Skilled writers can achieve this even while bending the rules. Especially in more casual settings, like an informal talk or a blog post, it might actually help to bend the rules of formal grammar to make a point, or to set a tone. But this only works because the bending of the rules of grammer serves your end goal of making your point clear and interesting. The reason grammar is such a sticking point in school is, 1) you’re most likely not to be a great enough writer to be able to bend these rules effectively yet, and 2) you can’t break the rules before you know them. That was certainly my case.
It’s possible to write well and make a great point while bending the rules of grammar, but perfect grammar doesn’t necessarily guarantee a well-expressed idea. Nonetheless, there’s a reason these rules exist. Grammar exists because it almost always helps you express your idea with more clarity and precision. It’s a starting point for bending the rules, rather than something to avoid by default.
Citations are way more important than you think, even outside of research papers
Of all the writing that you’ll ever do in your lifetime, a great many of them will involve you making a compelling argument. And whether that argument is that you should order pepperoni pizza for your company’s game night, or it’s to persuade a senator to invest more in schools, having evidence makes your case stronger, and evidence can only help you if they are credible.
Citations make your evidence credible. They are the legs on which your arguments stand, research paper or not.
There are way more ways to cite your sources than the typical, MLA / APA style we’re taught in schools. Especially online, when I’m citing a source, I’ll just mention it and link to it in-text, or leave a footnote, because it’s easy, and most of the time, it’s enough to precisely reference a single source. But no matter the method, citing a source for my evidence always helps my case.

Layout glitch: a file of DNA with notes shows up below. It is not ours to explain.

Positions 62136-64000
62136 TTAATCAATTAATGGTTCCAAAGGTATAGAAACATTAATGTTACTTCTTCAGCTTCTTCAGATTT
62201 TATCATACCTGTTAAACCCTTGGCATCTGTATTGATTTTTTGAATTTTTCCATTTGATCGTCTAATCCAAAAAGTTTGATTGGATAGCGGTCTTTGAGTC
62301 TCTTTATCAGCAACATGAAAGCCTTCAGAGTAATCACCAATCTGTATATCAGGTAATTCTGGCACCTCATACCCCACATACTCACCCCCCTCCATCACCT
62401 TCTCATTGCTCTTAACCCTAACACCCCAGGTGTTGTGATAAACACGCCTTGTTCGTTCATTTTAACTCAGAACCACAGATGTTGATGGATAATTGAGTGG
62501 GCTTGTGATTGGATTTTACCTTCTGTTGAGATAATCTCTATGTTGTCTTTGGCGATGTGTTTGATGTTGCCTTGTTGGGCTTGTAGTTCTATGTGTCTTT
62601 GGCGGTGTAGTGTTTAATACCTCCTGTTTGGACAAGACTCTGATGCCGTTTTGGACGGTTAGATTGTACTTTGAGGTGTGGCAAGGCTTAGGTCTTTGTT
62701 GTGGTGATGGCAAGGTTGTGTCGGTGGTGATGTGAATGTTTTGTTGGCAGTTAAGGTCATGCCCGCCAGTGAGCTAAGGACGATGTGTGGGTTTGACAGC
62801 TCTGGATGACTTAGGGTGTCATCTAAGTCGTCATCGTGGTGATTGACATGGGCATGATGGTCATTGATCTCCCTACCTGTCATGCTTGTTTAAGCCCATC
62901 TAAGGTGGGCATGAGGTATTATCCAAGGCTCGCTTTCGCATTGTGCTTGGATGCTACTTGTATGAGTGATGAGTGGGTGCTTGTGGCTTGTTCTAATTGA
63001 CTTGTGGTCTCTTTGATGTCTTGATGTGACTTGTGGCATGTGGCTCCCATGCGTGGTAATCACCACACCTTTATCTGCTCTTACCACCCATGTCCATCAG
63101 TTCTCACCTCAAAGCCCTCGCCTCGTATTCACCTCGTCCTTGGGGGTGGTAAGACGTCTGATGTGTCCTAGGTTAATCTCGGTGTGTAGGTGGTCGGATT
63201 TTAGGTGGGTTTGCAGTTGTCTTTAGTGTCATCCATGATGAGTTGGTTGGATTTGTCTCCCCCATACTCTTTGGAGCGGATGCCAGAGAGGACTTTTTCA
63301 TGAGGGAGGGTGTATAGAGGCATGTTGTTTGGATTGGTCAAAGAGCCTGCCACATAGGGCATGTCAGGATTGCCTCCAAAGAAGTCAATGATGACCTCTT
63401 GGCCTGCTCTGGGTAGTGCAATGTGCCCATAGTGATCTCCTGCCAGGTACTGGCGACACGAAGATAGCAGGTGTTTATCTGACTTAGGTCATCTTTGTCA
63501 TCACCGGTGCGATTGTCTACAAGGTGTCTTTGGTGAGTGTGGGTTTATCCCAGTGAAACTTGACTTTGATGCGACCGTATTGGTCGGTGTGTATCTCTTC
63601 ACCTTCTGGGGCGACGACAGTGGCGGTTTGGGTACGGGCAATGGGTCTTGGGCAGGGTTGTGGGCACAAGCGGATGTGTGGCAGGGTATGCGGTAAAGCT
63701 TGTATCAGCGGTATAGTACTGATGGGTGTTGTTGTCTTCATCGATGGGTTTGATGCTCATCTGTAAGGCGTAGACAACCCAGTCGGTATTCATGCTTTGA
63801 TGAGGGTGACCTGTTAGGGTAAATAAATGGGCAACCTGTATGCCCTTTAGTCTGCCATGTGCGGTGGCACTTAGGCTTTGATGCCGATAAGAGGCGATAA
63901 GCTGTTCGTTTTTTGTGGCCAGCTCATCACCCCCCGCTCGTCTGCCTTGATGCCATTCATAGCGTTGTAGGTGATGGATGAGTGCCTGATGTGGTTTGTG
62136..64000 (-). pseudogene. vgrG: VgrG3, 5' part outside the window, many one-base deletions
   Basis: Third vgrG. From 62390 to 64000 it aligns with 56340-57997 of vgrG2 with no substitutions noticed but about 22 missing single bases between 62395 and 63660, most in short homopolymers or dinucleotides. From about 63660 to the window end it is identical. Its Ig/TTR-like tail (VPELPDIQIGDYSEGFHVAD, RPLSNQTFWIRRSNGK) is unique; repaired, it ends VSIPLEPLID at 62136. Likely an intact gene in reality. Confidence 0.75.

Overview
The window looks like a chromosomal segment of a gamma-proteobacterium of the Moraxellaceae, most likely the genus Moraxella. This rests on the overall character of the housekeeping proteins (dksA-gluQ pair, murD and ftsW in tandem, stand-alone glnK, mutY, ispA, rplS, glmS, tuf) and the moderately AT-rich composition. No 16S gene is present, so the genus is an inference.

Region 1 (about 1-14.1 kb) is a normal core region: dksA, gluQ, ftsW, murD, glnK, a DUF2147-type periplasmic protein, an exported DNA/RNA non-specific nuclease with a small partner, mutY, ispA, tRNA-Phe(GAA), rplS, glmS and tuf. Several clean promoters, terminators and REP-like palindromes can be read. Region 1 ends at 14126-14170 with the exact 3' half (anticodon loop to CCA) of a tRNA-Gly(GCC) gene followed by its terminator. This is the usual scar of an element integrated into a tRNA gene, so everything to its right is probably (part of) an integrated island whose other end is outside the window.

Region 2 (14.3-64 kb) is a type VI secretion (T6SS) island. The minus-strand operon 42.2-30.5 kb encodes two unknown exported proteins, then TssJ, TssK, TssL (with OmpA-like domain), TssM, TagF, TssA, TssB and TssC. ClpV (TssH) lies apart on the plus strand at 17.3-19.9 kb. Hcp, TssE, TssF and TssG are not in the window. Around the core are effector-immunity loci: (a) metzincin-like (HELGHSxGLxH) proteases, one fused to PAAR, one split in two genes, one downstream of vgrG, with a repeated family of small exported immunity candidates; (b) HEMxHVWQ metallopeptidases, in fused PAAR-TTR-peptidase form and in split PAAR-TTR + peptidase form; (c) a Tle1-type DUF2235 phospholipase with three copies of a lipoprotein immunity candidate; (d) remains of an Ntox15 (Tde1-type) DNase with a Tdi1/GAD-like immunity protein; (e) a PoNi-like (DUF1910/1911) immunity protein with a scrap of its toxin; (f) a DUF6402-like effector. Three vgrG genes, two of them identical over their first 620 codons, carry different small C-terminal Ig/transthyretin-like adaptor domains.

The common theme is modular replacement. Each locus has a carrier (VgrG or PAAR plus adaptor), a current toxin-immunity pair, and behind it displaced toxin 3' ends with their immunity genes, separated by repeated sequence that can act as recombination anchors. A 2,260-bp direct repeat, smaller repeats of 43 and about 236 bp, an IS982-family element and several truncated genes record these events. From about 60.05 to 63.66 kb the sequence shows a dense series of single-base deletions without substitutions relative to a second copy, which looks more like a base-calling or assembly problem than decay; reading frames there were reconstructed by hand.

Like having good grammar, well-cited sources make your idea or argument stronger, and help your writing stand on more solid ground. It makes it more challenging for someone else to come along and say, “You’re wrong,” which, in my opinion, is always a plus.
Great writing is not a word longer than it needs to be
Reading your words should save people time, not waste it.
When you’re done writing, read over each sentence and ask, if pulled out onto its own, does it say exactly what you want it to say? Does it add enough substance to your idea that it makes up for the extra time the reader has to spend reading it?
Everyone is busy. Your readers almost always have something more important that they could be doing than reading your words. And as a writer, it’s your task to make your point in as few words as possible, and make the case that the reader should invest their precious time in reading your words, because it helps them in some way.
Here’s another way to say this that I’ve heard:
The role of your first sentence is to make the audience read onto the second sentence. The second sentence should then make them read the next one. This should continue until you’ve gotten to your last sentence, and your reader stayed hooked the whole way through.
If you can do that, you know you’ve written something so engaging and interesting that it was worth the time to read it.
People don’t read from start to finish
Think of the last few times when you clicked on a link to read something online. What percent of the words on the page do you thin you read? How many sentences? Where they consecutive sentences?